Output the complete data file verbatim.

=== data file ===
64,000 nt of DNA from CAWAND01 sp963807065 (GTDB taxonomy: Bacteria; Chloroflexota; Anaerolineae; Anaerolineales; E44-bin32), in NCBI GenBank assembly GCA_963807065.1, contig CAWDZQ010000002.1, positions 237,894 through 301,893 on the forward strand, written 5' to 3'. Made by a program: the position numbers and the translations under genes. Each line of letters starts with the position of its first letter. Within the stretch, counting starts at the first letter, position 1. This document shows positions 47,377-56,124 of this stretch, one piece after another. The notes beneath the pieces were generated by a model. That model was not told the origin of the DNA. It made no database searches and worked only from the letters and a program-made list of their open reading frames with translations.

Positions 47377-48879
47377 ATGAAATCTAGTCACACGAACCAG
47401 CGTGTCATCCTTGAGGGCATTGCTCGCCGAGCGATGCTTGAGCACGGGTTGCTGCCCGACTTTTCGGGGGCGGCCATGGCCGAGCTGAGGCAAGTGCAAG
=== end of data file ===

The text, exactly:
64,000 nt of DNA from CAWAND01 sp963807065 (GTDB taxonomy: Bacteria; Chloroflexota; Anaerolineae; Anaerolineales; E44-bin32), in NCBI GenBank assembly GCA_963807065.1, contig CAWDZQ010000002.1, positions 237,894 through 301,893 on the forward strand, written 5' to 3'. Made by a program: the position numbers and the translations under genes. Each line of letters starts with the position of its first letter. Within the stretch, counting starts at the first letter, position 1. This document shows positions 47,377-56,124 of this stretch, one piece after another. The notes beneath the pieces were generated by a model. That model was not told the origin of the DNA. It made no database searches and worked only from the letters and a program-made list of their open reading frames with translations.

Positions 47377-48879
47377 ATGAAATCTAGTCACACGAACCAG
47401 CGTGTCATCCTTGAGGGCATTGCTCGCCGAGCGATGCTTGAGCACGGGTTGCTGCCCGACTTTTCGGGGGCGGCCATGGCCGAGCTGAGGCAAGTGCAAG